“What is happening? Please enough of these killings! I ask our priests, religious and faithful to offer prayers for the victims and their families and for those responsible to be held accountable,” Alminaza said.

The GCIATF-EID also mourned the death of Sancelan and her husband.

“The task force reels from the loss of a courageous and dedicated front-liner who was instrumental in placing under control the … spike of COVID-19 cases in the city last November,” it said in a statement.

While it did not mention Sancelan in its statement, the Negros Oriental Medical Society said its members were “deeply saddened by the recent event in the province.”

‘Tragic example’

“This is a tragic example of the devaluation of the life of a doctor in public service. A senseless killing screams injustice and violence and goes against the very essence of a doctor—a life spent honoring life,” according to the statement issued by Dr. Joven Occeña, the group’s president.

“This decade has seen a great loss in the number of doctors. We have never been more heartbroken and cut to the deep—we fight not just an unseen deadly virus, but a living, breathing, flesh and blood enemy,” he added.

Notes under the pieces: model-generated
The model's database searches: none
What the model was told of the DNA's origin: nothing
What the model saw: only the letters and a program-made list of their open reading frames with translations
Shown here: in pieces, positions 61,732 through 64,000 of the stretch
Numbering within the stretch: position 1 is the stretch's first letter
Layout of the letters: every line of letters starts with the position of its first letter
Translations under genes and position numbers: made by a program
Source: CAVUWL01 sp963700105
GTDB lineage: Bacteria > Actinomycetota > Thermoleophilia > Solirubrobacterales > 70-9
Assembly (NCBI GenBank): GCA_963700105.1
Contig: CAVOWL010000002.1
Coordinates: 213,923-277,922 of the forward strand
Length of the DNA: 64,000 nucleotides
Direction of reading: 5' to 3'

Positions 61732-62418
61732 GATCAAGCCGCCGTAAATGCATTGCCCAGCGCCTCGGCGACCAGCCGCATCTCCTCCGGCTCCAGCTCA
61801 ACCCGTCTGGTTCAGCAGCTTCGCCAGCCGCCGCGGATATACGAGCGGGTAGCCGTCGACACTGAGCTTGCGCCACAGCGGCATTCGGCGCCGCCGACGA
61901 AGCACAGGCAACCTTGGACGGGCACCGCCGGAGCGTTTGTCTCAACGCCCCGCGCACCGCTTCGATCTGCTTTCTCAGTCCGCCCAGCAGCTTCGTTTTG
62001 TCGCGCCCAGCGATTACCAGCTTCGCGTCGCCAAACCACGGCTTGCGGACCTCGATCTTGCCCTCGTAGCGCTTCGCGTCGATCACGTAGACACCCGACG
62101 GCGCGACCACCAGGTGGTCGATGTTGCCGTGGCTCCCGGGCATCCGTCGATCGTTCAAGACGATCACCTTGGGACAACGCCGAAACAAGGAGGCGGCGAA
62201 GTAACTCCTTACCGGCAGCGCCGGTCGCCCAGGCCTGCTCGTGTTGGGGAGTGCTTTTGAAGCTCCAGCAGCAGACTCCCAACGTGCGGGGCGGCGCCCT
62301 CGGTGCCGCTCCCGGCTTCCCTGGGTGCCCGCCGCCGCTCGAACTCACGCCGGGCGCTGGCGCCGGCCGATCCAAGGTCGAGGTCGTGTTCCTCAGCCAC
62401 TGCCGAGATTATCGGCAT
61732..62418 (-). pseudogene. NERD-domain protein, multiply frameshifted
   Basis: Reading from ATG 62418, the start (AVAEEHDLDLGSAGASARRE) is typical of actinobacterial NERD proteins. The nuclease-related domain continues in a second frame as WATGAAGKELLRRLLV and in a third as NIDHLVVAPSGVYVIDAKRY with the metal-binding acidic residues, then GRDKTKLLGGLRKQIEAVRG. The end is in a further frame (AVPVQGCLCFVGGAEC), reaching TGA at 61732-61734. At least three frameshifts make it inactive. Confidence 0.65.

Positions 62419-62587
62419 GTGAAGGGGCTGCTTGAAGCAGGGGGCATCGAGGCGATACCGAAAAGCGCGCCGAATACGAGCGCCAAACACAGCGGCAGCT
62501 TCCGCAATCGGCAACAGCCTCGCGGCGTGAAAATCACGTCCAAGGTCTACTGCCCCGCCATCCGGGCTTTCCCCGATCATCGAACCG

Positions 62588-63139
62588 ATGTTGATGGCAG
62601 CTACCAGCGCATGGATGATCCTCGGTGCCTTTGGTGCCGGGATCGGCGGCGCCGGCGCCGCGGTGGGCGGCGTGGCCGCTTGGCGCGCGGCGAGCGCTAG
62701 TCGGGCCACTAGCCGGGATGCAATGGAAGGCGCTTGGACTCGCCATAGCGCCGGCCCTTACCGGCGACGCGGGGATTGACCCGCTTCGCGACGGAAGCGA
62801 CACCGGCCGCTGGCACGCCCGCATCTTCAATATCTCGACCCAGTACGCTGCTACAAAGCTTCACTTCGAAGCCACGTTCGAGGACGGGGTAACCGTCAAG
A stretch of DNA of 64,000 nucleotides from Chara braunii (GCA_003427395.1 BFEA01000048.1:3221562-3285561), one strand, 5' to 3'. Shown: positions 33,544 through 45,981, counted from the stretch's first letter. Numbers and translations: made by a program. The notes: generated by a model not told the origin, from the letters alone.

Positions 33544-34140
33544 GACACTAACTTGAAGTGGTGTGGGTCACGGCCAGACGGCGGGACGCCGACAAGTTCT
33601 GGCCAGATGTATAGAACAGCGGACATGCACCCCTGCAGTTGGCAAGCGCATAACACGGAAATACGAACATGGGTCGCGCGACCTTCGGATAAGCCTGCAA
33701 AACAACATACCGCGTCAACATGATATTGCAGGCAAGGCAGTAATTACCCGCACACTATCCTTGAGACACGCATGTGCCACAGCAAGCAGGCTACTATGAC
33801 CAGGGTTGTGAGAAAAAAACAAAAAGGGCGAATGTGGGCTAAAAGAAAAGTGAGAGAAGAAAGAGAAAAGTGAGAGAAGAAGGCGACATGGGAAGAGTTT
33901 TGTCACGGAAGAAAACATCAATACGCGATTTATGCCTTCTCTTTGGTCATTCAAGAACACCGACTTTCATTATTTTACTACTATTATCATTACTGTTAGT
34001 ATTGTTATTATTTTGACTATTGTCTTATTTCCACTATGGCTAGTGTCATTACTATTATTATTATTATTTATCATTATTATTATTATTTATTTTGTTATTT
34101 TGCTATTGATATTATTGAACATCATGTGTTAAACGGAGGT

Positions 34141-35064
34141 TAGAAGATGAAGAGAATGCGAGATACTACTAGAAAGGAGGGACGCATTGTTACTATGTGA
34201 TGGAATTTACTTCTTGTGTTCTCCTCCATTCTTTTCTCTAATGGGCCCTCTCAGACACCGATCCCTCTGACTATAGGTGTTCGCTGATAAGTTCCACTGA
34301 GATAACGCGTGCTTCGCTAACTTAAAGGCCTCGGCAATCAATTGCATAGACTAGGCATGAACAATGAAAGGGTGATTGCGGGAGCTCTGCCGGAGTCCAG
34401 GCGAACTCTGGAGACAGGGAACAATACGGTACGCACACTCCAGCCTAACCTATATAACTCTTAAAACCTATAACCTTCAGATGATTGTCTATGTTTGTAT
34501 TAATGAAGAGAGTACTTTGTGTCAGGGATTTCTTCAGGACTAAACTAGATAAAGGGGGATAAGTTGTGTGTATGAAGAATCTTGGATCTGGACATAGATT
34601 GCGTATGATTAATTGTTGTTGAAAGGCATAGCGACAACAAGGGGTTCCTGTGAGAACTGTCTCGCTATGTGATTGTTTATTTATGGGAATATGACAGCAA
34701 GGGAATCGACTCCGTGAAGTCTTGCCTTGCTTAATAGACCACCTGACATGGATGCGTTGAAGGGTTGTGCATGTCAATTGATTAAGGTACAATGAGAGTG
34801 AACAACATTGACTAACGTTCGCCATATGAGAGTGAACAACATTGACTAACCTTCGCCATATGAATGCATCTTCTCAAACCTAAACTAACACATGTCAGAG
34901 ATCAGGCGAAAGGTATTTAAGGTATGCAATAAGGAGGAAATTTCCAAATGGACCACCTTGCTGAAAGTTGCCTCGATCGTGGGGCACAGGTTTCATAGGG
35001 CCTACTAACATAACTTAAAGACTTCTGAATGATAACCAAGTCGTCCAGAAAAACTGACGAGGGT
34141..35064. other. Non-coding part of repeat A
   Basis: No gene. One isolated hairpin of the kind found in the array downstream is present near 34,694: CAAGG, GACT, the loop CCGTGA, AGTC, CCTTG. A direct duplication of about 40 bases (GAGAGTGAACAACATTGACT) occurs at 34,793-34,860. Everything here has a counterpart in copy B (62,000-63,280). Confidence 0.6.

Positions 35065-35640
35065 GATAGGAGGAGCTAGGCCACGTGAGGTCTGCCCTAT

In January, the Senate committees on public order and dangerous drugs, and on justice and human rights recommended that Kagubak be investigated for the killings perpetuated by unidentified assailants.

The committees, which jointly investigated the killings in Negros, also called for an internal investigation of policemen and military personnel who were involved in purported law enforcement operations resulting in the killing of civilians for possible human rights abuses and violations of the law.

But their recommendations also included the deployment of more soldiers and policemen to Negros, which families and progressive organizations blamed for the spate of killings and human rights abuses.

“The killing of Dr. Sancelan shows how this administration would rather prioritize Red-tagging, arrests and killing human rights defenders, journalists, doctors and critics of the antipeople policies of this administration than solve the still worsening health crisis in the country,” said ACT Teachers Rep. France Castro.

Kabataan Rep. Sarah Elago said the murder of the Sancelan couple “is proof that Red-tagging poses a clear and present danger to the lives of those accused as affiliated with communist groups, and even of any Filipino as seemingly, the Duterte regime already spares no one.” —WITH REPORTS FROM JULIE M. AURELIO, PATRICIA DENISE M. CHIU AND JOVIC YEE

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TAGS: Dr. Mary Rose Sancelan, Negros Oriental, red-tagging